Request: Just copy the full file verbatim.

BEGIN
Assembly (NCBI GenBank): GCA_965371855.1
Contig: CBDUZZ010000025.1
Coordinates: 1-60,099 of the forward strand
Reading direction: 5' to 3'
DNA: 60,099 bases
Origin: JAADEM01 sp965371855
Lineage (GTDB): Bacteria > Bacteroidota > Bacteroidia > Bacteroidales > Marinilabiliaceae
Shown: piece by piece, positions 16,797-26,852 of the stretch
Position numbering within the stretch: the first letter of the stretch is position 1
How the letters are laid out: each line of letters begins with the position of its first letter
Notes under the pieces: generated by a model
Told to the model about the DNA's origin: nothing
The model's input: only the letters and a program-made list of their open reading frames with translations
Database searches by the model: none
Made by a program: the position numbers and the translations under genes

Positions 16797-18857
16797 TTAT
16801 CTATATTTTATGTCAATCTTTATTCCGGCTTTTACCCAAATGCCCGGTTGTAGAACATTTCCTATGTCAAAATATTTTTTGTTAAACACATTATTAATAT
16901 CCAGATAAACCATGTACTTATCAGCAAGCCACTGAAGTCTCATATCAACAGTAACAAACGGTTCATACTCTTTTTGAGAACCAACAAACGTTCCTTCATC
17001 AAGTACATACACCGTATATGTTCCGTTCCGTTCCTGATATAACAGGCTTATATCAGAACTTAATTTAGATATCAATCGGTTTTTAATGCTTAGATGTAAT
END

Assembly (NCBI GenBank): GCA_965371855.1
Contig: CBDUZZ010000025.1
Coordinates: 1-60,099 of the forward strand
Reading direction: 5' to 3'
DNA: 60,099 bases
Origin: JAADEM01 sp965371855
Lineage (GTDB): Bacteria > Bacteroidota > Bacteroidia > Bacteroidales > Marinilabiliaceae
Shown: piece by piece, positions 16,797-26,852 of the stretch
Position numbering within the stretch: the first letter of the stretch is position 1
How the letters are laid out: each line of letters begins with the position of its first letter
Notes under the pieces: generated by a model
Told to the model about the DNA's origin: nothing
The model's input: only the letters and a program-made list of their open reading frames with translations
Database searches by the model: none
Made by a program: the position numbers and the translations under genes

Positions 16797-18857
16797 TTAT
16801 CTATATTTTATGTCAATCTTTATTCCGGCTTTTACCCAAATGCCCGGTTGTAGAACATTTCCTATGTCAAAATATTTTTTGTTAAACACATTATTAATAT
16901 CCAGATAAACCATGTACTTATCAGCAAGCCACTGAAGTCTCATATCAACAGTAACAAACGGTTCATACTCTTTTTGAGAACCAACAAACGTTCCTTCATC
17001 AAGTACATACACCGTATATGTTCCGTTCCGTTCCTGATATAACAGGCTTATATCAGAACTTAATTTAGATATCAATCGGTTTTTAATGCTTAGATGTAAT